9. Fabi V, Andersen RV, Corgnati S et al (2012) Occupants’ window opening behaviour: A literature review of factors influencing occupant behaviour and models. Build Environ 58:188–198CrossRefGoogle Scholar
  10. Fanger PO, Bánhidi L, Olesen BW et al (1980) Comfort limits for heated ceilings. ASHRAE Transactions, vol 86, Part 2Google Scholar
  11. Fütterer J, Constantin A, Schmidt M et al (2013) A multifunctional demonstration bench for advanced control research in buildings—monitoring, control, and interface system. In: Proceedings of the 39th Annual Conference of the IEEE Industrial Electronics Society, IECON 2013Google Scholar
  12. Goia F, Finocchiaro L, Gustavsen A (2015) The ZEB Living Laboratory at the Norwegian University of Science and Technology: a zero emission house for engineering and social science experiments. In: Proceedings of the Conference “7. Passivhus Norden | Sustainable Cities and Buildings”, Copenhagen, 2015Google Scholar
  13. Hawighorst M, Schweiker M, Wagner A (2016) Thermo-specific self-efficacy (specSE) in relation to perceived comfort and control. Build Environ 102:193–206CrossRefGoogle Scholar
  14. ISO 9886:2004 (2004) Ergonomics—evaluation of thermal strain by physiological measurements. ISO/TC 159/SC 5 Ergonomics of the physical environmentGoogle Scholar
  15. Khanie S, Andersen M, ’t Hart B M et al (2011) Integration of eye-tracking methods in visual comfort assessments. Presented at CISBAT 11: cleantech for sustainable buildings—from Nano to Urban Scale, Lausanne, Switzerland, September 14–15, 2011. http://infoscience.epfl.ch/record/166209/files/Integration%20of%20Eye-Tracking%20Methods%20in%20Visual%20Comfort%20Assessments.pdf. Accessed 10 Mar 2016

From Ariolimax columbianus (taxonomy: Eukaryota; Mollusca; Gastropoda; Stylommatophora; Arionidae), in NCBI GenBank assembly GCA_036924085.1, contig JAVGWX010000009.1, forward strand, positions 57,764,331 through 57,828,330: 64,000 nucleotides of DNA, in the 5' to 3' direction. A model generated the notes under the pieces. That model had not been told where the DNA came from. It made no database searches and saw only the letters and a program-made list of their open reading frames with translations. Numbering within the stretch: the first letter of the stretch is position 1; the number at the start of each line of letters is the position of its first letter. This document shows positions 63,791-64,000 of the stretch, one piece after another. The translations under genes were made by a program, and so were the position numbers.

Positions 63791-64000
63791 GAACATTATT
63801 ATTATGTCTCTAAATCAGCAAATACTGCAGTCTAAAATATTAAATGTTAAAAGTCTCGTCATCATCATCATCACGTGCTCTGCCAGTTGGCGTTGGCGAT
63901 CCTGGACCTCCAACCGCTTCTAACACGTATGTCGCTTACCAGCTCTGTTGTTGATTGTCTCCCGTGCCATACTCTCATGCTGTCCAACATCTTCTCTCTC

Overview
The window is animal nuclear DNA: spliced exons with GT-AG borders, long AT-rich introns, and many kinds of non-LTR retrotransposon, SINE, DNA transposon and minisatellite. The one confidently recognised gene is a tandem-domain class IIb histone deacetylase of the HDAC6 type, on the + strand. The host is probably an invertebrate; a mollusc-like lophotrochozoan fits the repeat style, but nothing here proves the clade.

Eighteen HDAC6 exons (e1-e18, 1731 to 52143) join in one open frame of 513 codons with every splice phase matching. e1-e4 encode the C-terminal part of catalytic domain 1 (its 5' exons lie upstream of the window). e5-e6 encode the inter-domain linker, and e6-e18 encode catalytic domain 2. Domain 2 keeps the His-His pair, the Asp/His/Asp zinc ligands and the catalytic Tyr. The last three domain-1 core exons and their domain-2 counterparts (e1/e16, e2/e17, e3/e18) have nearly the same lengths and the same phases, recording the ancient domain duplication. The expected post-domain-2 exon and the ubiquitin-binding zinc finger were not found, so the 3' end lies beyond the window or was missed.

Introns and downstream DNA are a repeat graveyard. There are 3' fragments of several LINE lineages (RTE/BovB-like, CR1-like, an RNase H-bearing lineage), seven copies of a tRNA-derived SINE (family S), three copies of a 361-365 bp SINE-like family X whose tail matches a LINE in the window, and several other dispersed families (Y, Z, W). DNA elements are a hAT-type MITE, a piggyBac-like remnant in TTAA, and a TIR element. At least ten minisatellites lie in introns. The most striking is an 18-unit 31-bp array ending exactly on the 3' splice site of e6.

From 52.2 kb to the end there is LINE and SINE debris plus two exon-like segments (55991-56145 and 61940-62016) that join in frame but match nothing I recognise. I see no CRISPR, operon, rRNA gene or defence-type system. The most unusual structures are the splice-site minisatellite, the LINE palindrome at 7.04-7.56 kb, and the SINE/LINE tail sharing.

16. Kimura K, Tanabe S (1985) Design of Waseda University environmental test chamber and its performance characteristics. In: Fanger PO (ed) Proceedings of CLIMA 2000, Vol. 4, Indoor Climate: 121–126, NaplesGoogle Scholar
  17. Meerbeek BW, de Bakker C, de Kort YAW et al (2016) Automated blinds with light feedback to increase occupant satisfaction and energy saving. Build Environ 103:70–85CrossRefGoogle Scholar
  18. Möhlenkamp M, Schmidt M, Wick A et al (2015) Thermal comfort of displacement ventilation in environments with different temperature gradients. In: Proceedings of the Healthy Buildings Europe Conference, EindhovenGoogle Scholar
  19. Müller D, Hegemann D, Braunstein V et al (2015) Measurements of the perceived air quality in shopping centers. In: Proceedings of the healthy buildings europe conference, EindhovenGoogle Scholar
  20. Nathwani A, de Dear R, Cândido C (2012) The missing link—next generation IEQ LAB with ultimate flexibility. In: Proceedings of 7th Windsor Conference: the Changing Contest of Comfort in an Unpredictable World, LondonGoogle Scholar
  21. Newsham G, Veitch J, Arsenault C et al (2004) Effect of dimming control on office worker satisfaction and performance. In: Proceedings of IESNA Annual Conference: 19–41, TampaGoogle Scholar
  22. Olesen BW, Fanger PO (1973) The skin temperature distribution for resting man in comfort. Arch Sci Physiol 27(A):A385–A393Google Scholar
  23. Olesen BW, Schøler M, Fanger PO (1979) Discomfort caused by vertical air temperature differences. In: Fanger PO, Valbjørn O (eds) Indoor climate. Danish Building Research Institute, Copenhagen, p 561Google Scholar